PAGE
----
Sunday, February 03, 2008

THE THEMES IN CRIMINI




British MP Derek Conway has stated in today's newspapers that "I did nothing wrong".
[The photo is of course not Derek Conway, but Silvio Berlusconi]

This relates to the discovery that he allegedly paid money from public funds to both his sons, and a boyfriend of one son, for work they never did. Many families are really struggling to help their children get through university, and then pay off their student loans after university.

The news that Conway's children were paid by the taxpayer, and he does not think he did anything wrong proves conclusively that we are really in the heart of Europe. [hat tip to Peter at Detectives beyond Borders for this idea]




The culture of clientelismo in looking after your friends and family, and keeping outsiders out of the loop, and the importance of having the backing of a famiglia importante seem endemic in Italy.



Millions compete in Italian society for the soft clerical jobs, a poltrona, an armchair, which offers the prize of a contract for tempo indeterminato, time immemorial.



If you go into some provincial post offices, and you will see the beautiful daughters of the local famiglia importante draped behind the counters.

We used to laugh at this European behaviour in the UK, but now it seems government avarice and bureaucratic incompetence have become fully established here.

What happens eventually when the people no longer trust their rulers to deal fairly with them?

"Instead we see Italian ministers of every party setting the example by engaging in those interested transactions that are the ruin of Sicily...." Lepoldo Franchetti 1876

In the short stories in Crimini [I have only read the first two so far] corruption is the major theme. The search for the "quick buck" and also the creeping moral corruption with the subsequent removal of any limits to behaviour if it brings rewards.

The other two themes of the foreigner, as a disruptive criminal force rather than an invigorating benefit to a jaded society, and the obsession with success are well developed in the UK.



The desire to be a celebrity is all pervasive with talentless people becoming famous for sleeping with some other talentless individual, or even just for taking heroin.

The ordinary hard working person feels desperate as the government even awards medals to these "glitterati" and the dangers are clear.

The IRA, Mafioso, and even the Klan cultivated an image of helping the poor and downtrodden from the "carpetbaggers" and other oppressors, but in fact never hesitated to use violence to further their own interests.

"The desire to prevail over the competition, combined with the lack of a credible state, cannot bring about a normal marketplace: the common practice is not to do better than your rivals but to do them in."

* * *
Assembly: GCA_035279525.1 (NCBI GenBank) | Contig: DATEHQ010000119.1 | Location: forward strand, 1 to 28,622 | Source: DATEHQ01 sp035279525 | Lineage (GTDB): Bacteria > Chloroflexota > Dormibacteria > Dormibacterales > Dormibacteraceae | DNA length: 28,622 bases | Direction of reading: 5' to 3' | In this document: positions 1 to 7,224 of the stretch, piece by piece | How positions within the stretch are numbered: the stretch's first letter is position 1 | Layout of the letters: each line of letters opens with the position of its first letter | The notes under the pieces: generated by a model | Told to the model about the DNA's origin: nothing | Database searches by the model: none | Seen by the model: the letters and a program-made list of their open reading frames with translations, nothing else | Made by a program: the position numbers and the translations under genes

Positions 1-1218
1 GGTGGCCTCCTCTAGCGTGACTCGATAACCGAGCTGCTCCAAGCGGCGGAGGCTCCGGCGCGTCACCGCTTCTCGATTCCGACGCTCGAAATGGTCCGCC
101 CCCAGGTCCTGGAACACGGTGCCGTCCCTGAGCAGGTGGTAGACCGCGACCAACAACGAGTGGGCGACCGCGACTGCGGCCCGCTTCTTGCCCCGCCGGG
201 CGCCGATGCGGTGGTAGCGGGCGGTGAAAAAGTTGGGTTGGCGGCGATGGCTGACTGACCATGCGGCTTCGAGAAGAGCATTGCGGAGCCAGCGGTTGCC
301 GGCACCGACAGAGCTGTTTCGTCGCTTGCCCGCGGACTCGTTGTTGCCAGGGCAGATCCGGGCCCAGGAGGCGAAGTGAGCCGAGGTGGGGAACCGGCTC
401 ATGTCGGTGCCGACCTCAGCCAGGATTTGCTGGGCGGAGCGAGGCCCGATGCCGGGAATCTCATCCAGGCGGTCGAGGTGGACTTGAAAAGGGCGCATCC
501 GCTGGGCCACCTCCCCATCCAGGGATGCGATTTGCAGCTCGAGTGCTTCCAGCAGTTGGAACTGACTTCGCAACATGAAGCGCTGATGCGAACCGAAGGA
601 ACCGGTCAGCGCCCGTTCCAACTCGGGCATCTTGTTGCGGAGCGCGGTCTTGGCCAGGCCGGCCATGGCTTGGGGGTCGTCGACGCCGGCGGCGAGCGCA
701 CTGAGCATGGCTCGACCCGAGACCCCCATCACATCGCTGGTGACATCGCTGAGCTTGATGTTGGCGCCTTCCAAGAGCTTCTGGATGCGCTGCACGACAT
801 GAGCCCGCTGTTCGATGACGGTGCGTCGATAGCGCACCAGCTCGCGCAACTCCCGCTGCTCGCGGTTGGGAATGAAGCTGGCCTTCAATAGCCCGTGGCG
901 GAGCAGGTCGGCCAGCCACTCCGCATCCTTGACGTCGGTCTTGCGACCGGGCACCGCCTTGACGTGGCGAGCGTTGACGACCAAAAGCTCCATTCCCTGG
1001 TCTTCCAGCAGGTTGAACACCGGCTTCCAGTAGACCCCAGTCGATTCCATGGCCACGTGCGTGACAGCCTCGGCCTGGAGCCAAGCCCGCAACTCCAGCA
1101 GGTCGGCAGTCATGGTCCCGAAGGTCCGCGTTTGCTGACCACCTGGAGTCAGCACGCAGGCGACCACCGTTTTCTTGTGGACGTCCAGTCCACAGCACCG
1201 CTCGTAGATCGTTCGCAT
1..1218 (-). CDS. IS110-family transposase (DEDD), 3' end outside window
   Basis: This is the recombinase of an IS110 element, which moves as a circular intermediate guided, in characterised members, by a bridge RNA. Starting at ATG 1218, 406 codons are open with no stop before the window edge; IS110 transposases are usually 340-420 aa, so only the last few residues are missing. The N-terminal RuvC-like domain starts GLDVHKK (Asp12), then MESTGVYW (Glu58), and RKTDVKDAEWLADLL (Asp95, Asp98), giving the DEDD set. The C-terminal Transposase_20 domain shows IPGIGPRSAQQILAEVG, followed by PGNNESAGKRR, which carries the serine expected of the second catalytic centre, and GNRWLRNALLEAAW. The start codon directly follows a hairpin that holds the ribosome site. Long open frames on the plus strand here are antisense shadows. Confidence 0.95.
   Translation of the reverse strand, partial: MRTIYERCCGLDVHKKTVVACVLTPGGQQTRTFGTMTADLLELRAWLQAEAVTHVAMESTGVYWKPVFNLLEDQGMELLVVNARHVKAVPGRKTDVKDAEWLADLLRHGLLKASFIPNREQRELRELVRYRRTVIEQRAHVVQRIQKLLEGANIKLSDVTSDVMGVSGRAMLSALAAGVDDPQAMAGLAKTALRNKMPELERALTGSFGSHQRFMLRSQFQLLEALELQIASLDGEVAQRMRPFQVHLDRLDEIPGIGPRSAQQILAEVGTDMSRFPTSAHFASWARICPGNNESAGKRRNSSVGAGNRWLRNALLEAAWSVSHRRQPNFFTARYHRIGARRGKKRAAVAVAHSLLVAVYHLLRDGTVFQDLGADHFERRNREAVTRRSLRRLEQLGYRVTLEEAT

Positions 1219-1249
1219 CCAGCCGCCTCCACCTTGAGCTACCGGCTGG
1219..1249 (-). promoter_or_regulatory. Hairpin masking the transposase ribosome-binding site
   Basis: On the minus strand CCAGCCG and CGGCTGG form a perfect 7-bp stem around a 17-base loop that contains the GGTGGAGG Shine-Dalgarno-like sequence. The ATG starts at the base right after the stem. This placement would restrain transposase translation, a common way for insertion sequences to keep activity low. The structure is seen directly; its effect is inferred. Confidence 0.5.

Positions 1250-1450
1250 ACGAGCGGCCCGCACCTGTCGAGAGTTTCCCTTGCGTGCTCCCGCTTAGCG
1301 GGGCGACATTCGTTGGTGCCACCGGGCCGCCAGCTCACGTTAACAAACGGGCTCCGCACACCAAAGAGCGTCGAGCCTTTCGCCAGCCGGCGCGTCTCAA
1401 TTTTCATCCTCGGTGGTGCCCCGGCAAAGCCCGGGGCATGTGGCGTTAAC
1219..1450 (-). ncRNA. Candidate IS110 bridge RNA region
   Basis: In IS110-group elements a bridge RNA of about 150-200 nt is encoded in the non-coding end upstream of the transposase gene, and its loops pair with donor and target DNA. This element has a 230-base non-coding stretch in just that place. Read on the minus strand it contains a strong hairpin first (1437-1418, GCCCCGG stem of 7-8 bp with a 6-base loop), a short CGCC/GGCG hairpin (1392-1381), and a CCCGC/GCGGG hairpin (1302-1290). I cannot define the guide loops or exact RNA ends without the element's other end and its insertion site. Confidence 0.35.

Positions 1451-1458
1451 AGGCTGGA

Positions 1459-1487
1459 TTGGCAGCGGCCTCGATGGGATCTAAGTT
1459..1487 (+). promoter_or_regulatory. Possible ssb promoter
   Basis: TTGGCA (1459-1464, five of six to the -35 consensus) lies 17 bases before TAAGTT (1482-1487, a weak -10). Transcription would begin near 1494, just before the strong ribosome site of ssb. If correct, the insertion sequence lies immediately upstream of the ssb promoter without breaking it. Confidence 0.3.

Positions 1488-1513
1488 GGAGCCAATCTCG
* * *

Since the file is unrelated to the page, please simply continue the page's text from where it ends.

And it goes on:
Paolo Borsellino, anti Mafia prosecutor killed with his five bodyguards by a car bomb in Palermo 19 July 1992






Sources: Excellent Cadavers,The Mafia and the Death of the First Italian Republic, Alexander Stille; The Dark Heart of Italy, Tobias Jones and Crimini edited by Giancarlo Cataldo.









4 Comments:

OpenID Petrona said...

I think I shall show this post to Jenny age 12, who has just attempted to charge her father £20 for helping to wash the car.

When I reminded her that (1) this is a bit steep and (2) she still owes us her quarter of the cost of the "family present" of a Nintedo Wii that we bought last year, so we could take her £20 out of that, she told me that the £20 demand was a clever scheme, in that it is so outrageous that her Dad would decline her services, hence she would not have to wash the car (or get £20, which she said she didn't want anyway, as she has plenty in her savings account).

To which aforementioned father replied that this child is obviously not deprived enough.

I am wondering, in fact, if we should make her the next Prime Minister of Italy (or MP for Bexley Heath or wherever it was).

6:31 AM  
Blogger Uriah Robinson said...

It sounds like she should be Governor of the Bank of England or Chancellor. "Plenty in her savings account"..wow... more than most of the country can say at the moment.;)

10:17 AM  
OpenID Petrona said...

Yes, it is amazing how quickly £10 per month pocket money can accrue when you don't ever have to actually spend any of it ;-)

12:53 PM  
Blogger Peter said...

If she were in the the U.S., I'd suggest that she was a business student in the making.
==============
Detectives Beyond Borders
"Because Murder Is More Fun Away From Home"
http://www.detectivesbeyondborders.blogspot.com/

12:16 AM  

Post a Comment

<< Home